Iranwire – Wherever power or wealth accumulates without adequate checks or accountability, corruption becomes a near-inevitable outcome. In Iran almost every official institution, from municipalities to courts to the police, are affected by this destructive tendency. The most common face of corruption in Iran is bribery: so much so that between six and 13 percent of all respondents in a survey by Iran Open Data this year said they had resorted to bribery in their last contact with officials.
Several academic papers recently published in Iran have also examined the factors behind this phenomenon – and most especially, what compels police and law enforcement officers to take bribes. The below is a summary of what they found.
Little is known about the depth and extent of corruption in the judiciary, police, and armed forces due to sensitivity of these institutions in the Islamic Republic. Cases of bribery, nepotism, conflicts of interest and the bypassing of official mechanisms for personal gain rarely find their way into state-controlled Iranian media, unless one party or another ends up in a courtroom. But even then, the corruption trials of senior figures such as judges and politicians are often held behind closed doors. The public is deprived of a proper understanding of the extent and nature of corruption in Iran: they know only that it is there.
The Islamic Republic has failed to address corruption – and indeed, made sustained efforts to whitewash it – for more than 40 years now. The official justification for keeping press and public away from important court cases is security: were a military officer tried in public, for example, the argument goes it could weaken the armed forces’ reputation and its ability to protect and serve. This policy and the absence of appropriate punishments for financial crimes have effectively given corrupt approaches the green light. Bribery involving military men, police officers and other law enforcement agencies in Iran has been described as “systemic”.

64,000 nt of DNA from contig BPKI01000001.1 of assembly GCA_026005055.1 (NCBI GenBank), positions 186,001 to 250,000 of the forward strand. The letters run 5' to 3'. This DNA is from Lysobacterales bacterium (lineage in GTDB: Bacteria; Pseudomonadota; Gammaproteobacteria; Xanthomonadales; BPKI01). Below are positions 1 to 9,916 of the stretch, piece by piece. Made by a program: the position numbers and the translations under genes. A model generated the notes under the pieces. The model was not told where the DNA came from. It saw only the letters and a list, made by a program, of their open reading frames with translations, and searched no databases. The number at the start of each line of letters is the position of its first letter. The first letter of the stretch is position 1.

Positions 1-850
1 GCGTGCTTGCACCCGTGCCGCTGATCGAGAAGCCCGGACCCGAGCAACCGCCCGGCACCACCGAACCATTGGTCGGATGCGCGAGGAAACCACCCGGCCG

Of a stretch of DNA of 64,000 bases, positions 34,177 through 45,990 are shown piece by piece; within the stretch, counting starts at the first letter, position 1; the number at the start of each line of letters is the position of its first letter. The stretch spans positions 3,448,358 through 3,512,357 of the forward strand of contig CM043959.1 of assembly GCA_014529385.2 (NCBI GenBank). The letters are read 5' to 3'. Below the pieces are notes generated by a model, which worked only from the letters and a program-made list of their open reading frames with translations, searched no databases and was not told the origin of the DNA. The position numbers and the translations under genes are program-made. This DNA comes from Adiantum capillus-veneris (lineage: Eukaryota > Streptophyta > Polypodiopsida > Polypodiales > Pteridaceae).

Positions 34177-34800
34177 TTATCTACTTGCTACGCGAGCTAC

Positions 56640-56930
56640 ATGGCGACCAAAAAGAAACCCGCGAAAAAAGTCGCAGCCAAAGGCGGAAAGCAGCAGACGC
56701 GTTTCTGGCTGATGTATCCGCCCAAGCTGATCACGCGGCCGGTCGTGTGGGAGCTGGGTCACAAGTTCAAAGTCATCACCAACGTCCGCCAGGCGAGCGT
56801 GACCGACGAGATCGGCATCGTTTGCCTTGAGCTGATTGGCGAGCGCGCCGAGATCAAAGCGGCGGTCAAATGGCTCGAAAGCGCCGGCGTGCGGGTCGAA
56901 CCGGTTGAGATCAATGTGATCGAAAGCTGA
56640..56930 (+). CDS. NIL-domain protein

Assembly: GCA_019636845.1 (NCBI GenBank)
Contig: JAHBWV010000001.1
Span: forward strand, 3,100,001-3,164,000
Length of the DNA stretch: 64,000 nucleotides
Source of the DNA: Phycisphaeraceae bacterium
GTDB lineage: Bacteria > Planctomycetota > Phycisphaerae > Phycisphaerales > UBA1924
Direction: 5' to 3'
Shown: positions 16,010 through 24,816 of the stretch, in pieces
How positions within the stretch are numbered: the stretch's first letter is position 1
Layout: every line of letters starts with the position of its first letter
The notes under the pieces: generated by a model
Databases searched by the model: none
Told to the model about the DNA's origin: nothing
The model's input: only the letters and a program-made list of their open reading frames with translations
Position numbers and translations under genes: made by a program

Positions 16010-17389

The ‘Three Levels’ of Iranian Police Corruption
The police force is entrusted with fighting corruption by law. But there are signs Iranian police are aware of quite how hopelessly compromised they are on this particular mission. Last year the quarterly journal Security and Law Enforcement Studies, an official police publication, shared a study Explaining the Factors Affecting the Tendency in Police Officers to Accept Bribes.
The report divided up the contributing factors into individual circumstances, issues related to management, and structural problems. In the first case, it found, officers were more likely to take bribes if they were experiencing financial or family problems. The “normalization” of crime in some areas was also a factor, as was the ability to “adapt” people in a given area to accept the concealing or non-investigation of a crime.
Factors listed under “management” included the enlisting of people with criminal records to serve as police officers. Disparities and discrimination in wages also played a role, as did the simple “lack of adequate oversight” by responsible officers. Structurally, the report found, the police suffered from “inefficient organization”, “excessive delegation of authority” and “weakness in continuous supervision” on corruption and related issues.
From Greed to Unmonitored Computers